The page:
Yoga and Health
Updated: Feb 13, 2018
According to Harvard Medical School, in its article "Yoga – Benefits Beyond the Mat" the benefits of just one yoga class extend far beyond the classroom. The article explains that yoga, as "an ancient practice and meditation, has become increasingly popular in today's busy society. For many people, yoga provides a retreat from their chaotic and busy lives. This is true whether you're practicing downward facing dog posture on a mat in your bedroom, in an ashram in India or even in New York City's Times Square. Yoga provides many other mental and physical benefits. Some of these extend to the kitchen table.
Types of Yoga
There are many types of yoga. Hatha (a combination of many styles) is one of the most popular styles. It is a more physical type of yoga rather than a still, meditative form. Hatha yoga focuses on pranayamas (breath-controlled exercises). These are followed by a series of asanas (yoga postures), which end with savasana (a resting period).
The goal during yoga practice is to challenge yourself physically, but not to feel overwhelmed. At this "edge," the focus is on your breath while your mind is accepting and calm.
A Better Body Image
Yoga develops inner awareness. It focuses your attention on your body's abilities at the present moment. It helps develop breath and strength of mind and body. It's not about physical appearance.
Surveys have found that those who practiced yoga were more aware of their bodies than people who didn't practice yoga. They were also more satisfied with and less critical of their bodies. For these reasons, yoga has become an integral part in the treatment of eating disorders and programs that promote positive body image and self-esteem.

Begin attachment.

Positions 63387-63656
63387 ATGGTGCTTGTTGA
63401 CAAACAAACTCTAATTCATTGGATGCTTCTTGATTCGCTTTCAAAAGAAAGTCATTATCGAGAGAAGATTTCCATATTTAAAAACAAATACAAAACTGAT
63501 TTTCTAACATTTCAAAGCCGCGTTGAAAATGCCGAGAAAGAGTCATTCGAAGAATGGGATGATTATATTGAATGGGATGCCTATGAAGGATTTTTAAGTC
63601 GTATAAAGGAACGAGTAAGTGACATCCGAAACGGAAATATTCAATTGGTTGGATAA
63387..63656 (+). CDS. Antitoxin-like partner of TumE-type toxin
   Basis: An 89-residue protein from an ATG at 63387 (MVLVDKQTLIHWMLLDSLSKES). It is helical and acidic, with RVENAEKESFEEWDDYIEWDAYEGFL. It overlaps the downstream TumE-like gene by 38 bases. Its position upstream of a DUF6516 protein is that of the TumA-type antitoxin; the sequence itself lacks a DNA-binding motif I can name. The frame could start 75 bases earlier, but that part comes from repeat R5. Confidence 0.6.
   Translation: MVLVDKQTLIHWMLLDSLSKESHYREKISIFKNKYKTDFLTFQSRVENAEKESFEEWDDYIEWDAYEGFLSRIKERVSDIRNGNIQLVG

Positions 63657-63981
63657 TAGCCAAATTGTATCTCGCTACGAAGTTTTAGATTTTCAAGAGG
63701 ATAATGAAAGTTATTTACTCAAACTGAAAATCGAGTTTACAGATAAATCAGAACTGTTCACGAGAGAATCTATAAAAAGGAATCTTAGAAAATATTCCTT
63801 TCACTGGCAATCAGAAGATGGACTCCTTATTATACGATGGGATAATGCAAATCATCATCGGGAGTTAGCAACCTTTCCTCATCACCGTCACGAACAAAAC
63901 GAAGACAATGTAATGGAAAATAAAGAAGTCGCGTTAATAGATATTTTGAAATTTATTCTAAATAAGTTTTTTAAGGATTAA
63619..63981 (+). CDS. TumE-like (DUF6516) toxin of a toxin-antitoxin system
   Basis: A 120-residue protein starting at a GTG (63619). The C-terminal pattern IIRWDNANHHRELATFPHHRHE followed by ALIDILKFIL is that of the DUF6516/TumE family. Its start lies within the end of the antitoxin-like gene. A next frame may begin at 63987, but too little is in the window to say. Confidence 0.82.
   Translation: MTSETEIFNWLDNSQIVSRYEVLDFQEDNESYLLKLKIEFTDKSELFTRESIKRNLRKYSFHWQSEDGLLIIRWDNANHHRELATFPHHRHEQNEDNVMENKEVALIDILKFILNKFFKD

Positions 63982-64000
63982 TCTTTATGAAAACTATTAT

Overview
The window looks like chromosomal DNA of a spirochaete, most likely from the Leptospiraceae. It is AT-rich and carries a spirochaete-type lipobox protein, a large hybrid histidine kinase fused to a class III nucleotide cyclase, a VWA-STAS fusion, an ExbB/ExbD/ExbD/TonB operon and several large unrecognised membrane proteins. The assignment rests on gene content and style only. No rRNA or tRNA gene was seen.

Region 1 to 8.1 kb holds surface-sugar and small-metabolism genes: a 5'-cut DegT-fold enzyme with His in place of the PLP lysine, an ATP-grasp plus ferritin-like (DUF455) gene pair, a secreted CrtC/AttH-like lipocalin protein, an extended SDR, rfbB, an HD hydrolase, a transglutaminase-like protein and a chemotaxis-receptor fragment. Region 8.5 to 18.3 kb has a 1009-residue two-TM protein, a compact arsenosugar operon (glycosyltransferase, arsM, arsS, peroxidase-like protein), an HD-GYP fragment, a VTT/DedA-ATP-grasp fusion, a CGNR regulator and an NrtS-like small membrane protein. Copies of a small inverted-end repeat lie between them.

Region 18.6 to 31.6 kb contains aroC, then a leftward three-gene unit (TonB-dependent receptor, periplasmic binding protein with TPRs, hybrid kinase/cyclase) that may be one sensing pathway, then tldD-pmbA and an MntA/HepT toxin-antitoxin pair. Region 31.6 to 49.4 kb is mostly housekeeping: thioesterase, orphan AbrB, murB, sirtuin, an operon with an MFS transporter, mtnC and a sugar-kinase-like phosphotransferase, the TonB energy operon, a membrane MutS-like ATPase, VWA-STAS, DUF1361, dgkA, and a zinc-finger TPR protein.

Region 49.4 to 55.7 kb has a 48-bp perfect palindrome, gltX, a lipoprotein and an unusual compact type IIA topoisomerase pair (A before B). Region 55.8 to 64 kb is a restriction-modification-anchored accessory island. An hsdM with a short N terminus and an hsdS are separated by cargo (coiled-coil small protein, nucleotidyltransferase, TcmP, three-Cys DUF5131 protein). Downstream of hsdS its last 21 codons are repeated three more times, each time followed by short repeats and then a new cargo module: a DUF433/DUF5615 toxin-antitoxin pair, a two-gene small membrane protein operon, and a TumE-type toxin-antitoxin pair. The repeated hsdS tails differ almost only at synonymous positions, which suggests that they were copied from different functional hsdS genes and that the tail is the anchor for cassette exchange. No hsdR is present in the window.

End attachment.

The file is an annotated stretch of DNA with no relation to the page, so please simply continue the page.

Becoming a Mindful Eater
Mindfulness refers to focusing your attention on what you are experiencing in the present moment without judging yourself.
Practicing yoga has been shown to increase mindfulness not just in class, but in other areas of a person's life.
Researchers describe mindful eating as a nonjudgmental awareness of the physical and emotional sensations associated with eating. They developed a questionnaire to measure mindful eating using these behaviors:
Eating even when full (disinhibition)
Being aware of how food looks, tastes and smells
Eating in response to environmental cues, such as the sight or smell of food
Eating when sad or stressed (emotional eating)
Eating when distracted by other things